Immediate Reaction: A readied action is an immediate reaction. It takes place after your enemy completes the action that triggers it. Interrupting an Enemy: If you want to use a readied action to attack before an enemy attacks, you should ready your action in response to the enemy’s movement.

Is this correct? Or what should actually happen here?

Can a caster use a readied spell to counterspell a lower (less potent) version of the same spell?


I have a scenario that will likely never happen, but I am curious in how it would work.

First, the preliminary, Combining Magical Effects:

The effects of different spells add together while the durations of those spells overlap. The effects of the same spell cast multiple times don’t combine, however. Instead, the most potent effect — such as the highest bonus — from those castings applies while their durations overlap, or the most recent effect applies if the castings are equally potent and their durations overlap.

Now the setup:

Bob the 3nd-level Generic Wizard and Doug the 3rd-level Earth Wizard face off. Bob knows Doug’s favorite tactic and readies a spell. Doug casts Earth Tremor under Bob. The spell say, "You cause a tremor in the ground within range. Each creature other than you in that area must make a Dexterity saving throw."

But Bob was ready and casts Earth Tremor as a 2nd-level spell for his reaction making it more potent (more damage) in the same area.

So what happens?

Doug’s casting means Doug is not targeted by the tremor. But as a reaction Bob casts a more powerful version where Bob is not targeted by the spell. So does that overpower Doug’s spell? And if so, does that mean Bob no longer has to make a Dexterity save and Doug does?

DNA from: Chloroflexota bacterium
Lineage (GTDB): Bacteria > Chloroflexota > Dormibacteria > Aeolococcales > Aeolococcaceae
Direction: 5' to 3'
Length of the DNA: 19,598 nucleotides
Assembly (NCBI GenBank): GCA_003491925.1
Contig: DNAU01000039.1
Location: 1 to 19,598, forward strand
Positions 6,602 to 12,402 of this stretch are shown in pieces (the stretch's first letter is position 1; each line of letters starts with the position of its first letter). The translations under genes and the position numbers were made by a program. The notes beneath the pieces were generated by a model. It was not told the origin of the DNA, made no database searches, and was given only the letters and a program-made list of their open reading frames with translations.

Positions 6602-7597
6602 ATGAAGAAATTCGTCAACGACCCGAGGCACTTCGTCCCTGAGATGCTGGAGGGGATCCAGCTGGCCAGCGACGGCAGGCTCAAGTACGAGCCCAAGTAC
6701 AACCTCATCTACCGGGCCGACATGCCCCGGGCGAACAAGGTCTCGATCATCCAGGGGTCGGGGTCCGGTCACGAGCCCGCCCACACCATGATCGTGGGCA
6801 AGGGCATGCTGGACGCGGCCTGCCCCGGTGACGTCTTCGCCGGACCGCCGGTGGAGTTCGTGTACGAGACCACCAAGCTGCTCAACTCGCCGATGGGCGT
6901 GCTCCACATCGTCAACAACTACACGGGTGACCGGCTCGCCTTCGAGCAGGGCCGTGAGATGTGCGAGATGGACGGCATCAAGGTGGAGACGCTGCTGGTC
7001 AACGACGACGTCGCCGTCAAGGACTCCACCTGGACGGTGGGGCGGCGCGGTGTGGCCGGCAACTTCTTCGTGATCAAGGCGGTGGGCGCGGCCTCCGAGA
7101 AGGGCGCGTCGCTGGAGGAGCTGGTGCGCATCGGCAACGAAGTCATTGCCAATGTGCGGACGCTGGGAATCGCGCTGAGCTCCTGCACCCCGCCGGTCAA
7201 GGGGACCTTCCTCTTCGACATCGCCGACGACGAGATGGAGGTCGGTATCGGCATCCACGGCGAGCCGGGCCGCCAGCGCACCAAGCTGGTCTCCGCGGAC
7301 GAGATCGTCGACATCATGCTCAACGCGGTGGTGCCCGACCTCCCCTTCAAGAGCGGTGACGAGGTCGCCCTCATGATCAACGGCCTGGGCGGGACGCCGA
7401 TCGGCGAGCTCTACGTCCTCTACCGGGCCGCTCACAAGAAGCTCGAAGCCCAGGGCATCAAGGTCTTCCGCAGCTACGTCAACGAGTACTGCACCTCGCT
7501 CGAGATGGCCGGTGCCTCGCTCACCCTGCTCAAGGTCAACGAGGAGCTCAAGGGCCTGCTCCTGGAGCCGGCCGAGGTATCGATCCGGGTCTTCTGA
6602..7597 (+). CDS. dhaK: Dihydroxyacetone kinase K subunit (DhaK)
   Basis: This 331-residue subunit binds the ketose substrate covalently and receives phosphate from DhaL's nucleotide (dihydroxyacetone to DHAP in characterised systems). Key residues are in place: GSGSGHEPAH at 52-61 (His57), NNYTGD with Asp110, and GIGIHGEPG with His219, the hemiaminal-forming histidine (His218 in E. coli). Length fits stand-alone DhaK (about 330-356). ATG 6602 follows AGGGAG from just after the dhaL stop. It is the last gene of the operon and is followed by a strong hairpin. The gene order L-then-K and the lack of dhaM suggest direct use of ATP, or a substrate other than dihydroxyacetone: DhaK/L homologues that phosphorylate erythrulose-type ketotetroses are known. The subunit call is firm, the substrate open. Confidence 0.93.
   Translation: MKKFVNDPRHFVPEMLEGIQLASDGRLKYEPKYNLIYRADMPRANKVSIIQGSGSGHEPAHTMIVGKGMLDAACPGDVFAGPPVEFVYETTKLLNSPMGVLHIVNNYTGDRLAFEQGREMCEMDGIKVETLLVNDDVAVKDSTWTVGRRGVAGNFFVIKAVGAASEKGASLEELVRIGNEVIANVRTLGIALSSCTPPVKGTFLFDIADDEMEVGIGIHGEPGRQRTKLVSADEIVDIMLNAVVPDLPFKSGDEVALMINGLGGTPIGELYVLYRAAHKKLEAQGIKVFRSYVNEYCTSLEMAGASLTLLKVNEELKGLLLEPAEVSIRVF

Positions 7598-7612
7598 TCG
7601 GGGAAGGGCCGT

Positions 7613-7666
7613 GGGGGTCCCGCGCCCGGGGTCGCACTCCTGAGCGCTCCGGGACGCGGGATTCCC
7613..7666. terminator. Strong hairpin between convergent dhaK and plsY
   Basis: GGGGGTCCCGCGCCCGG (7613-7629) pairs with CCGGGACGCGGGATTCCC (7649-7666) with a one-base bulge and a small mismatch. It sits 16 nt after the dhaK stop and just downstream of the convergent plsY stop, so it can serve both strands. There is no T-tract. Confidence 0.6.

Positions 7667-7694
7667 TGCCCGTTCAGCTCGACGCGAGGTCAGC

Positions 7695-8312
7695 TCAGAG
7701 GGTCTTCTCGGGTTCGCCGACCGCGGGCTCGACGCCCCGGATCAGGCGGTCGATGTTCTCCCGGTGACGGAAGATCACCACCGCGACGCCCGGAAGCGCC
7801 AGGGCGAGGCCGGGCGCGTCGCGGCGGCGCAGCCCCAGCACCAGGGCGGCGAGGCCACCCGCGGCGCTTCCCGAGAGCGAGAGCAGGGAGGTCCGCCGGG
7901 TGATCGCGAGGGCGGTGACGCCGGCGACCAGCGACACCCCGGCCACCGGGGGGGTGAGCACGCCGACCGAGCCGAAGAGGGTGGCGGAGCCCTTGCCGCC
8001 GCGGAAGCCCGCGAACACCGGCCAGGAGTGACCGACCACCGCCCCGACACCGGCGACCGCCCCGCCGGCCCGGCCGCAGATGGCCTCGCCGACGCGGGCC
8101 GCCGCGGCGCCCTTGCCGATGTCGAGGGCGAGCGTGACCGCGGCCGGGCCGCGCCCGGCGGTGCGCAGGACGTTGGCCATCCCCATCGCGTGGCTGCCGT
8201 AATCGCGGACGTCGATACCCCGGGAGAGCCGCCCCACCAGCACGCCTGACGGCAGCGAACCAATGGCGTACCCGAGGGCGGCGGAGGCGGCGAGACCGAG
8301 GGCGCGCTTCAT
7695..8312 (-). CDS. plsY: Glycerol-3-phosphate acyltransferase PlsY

There may be other spells that do this but Earth Tremor was the first I found with wording stating that regardless of the target point, the caster is not affected.

Do you lose concentration on a Readied spell when you use your reaction for something else?

The War Wizard gets the Durable Magic feature at 10th level which states:

[…] While you maintain concentration on a spell, you have a +2 bonus to AC and all saving throws.

The Ready action states:

[…] When the trigger occurs, you can either take your reaction right after the trigger finishes or ignore the trigger. Remember that you can take only one reaction per round.

When you ready a spell, you cast it as normal but hold its energy, which you release with your reaction when the trigger occurs. To be readied, a spell must have a casting time of 1 action, and holding onto the spell’s magic requires concentration. If your concentration is broken, the spell dissipates without taking effect. […]